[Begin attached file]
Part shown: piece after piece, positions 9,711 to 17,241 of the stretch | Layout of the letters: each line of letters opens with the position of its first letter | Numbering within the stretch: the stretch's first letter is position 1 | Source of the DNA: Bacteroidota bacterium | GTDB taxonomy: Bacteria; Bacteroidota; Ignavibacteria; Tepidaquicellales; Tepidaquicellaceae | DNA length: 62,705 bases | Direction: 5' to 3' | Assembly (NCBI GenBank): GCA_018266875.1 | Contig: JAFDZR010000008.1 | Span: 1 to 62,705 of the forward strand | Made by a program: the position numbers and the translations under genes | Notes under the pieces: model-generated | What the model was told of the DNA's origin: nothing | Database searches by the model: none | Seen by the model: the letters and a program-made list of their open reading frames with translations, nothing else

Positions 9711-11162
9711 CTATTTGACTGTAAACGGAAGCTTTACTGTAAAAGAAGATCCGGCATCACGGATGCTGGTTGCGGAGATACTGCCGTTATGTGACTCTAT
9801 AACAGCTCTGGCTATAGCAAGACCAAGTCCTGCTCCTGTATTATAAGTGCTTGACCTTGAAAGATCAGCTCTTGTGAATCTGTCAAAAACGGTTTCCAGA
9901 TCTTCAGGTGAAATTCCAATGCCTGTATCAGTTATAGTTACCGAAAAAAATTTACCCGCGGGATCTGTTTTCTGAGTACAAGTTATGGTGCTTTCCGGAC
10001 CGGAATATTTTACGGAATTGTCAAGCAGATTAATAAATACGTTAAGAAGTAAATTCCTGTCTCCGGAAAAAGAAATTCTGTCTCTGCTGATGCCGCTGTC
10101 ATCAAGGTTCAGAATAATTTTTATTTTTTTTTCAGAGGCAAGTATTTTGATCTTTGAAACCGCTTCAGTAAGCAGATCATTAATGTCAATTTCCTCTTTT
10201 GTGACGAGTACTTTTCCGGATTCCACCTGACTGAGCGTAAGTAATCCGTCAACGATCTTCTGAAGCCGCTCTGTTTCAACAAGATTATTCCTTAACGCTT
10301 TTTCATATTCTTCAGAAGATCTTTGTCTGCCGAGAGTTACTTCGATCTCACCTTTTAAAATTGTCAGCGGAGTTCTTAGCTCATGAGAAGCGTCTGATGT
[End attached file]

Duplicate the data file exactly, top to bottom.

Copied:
Part shown: piece after piece, positions 9,711 to 17,241 of the stretch | Layout of the letters: each line of letters opens with the position of its first letter | Numbering within the stretch: the stretch's first letter is position 1 | Source of the DNA: Bacteroidota bacterium | GTDB taxonomy: Bacteria; Bacteroidota; Ignavibacteria; Tepidaquicellales; Tepidaquicellaceae | DNA length: 62,705 bases | Direction: 5' to 3' | Assembly (NCBI GenBank): GCA_018266875.1 | Contig: JAFDZR010000008.1 | Span: 1 to 62,705 of the forward strand | Made by a program: the position numbers and the translations under genes | Notes under the pieces: model-generated | What the model was told of the DNA's origin: nothing | Database searches by the model: none | Seen by the model: the letters and a program-made list of their open reading frames with translations, nothing else

Positions 9711-11162
9711 CTATTTGACTGTAAACGGAAGCTTTACTGTAAAAGAAGATCCGGCATCACGGATGCTGGTTGCGGAGATACTGCCGTTATGTGACTCTAT
9801 AACAGCTCTGGCTATAGCAAGACCAAGTCCTGCTCCTGTATTATAAGTGCTTGACCTTGAAAGATCAGCTCTTGTGAATCTGTCAAAAACGGTTTCCAGA
9901 TCTTCAGGTGAAATTCCAATGCCTGTATCAGTTATAGTTACCGAAAAAAATTTACCCGCGGGATCTGTTTTCTGAGTACAAGTTATGGTGCTTTCCGGAC
10001 CGGAATATTTTACGGAATTGTCAAGCAGATTAATAAATACGTTAAGAAGTAAATTCCTGTCTCCGGAAAAAGAAATTCTGTCTCTGCTGATGCCGCTGTC
10101 ATCAAGGTTCAGAATAATTTTTATTTTTTTTTCAGAGGCAAGTATTTTGATCTTTGAAACCGCTTCAGTAAGCAGATCATTAATGTCAATTTCCTCTTTT
10201 GTGACGAGTACTTTTCCGGATTCCACCTGACTGAGCGTAAGTAATCCGTCAACGATCTTCTGAAGCCGCTCTGTTTCAACAAGATTATTCCTTAACGCTT
10301 TTTCATATTCTTCAGAAGATCTTTGTCTGCCGAGAGTTACTTCGATCTCACCTTTTAAAATTGTCAGCGGAGTTCTTAGCTCATGAGAAGCGTCTGATGT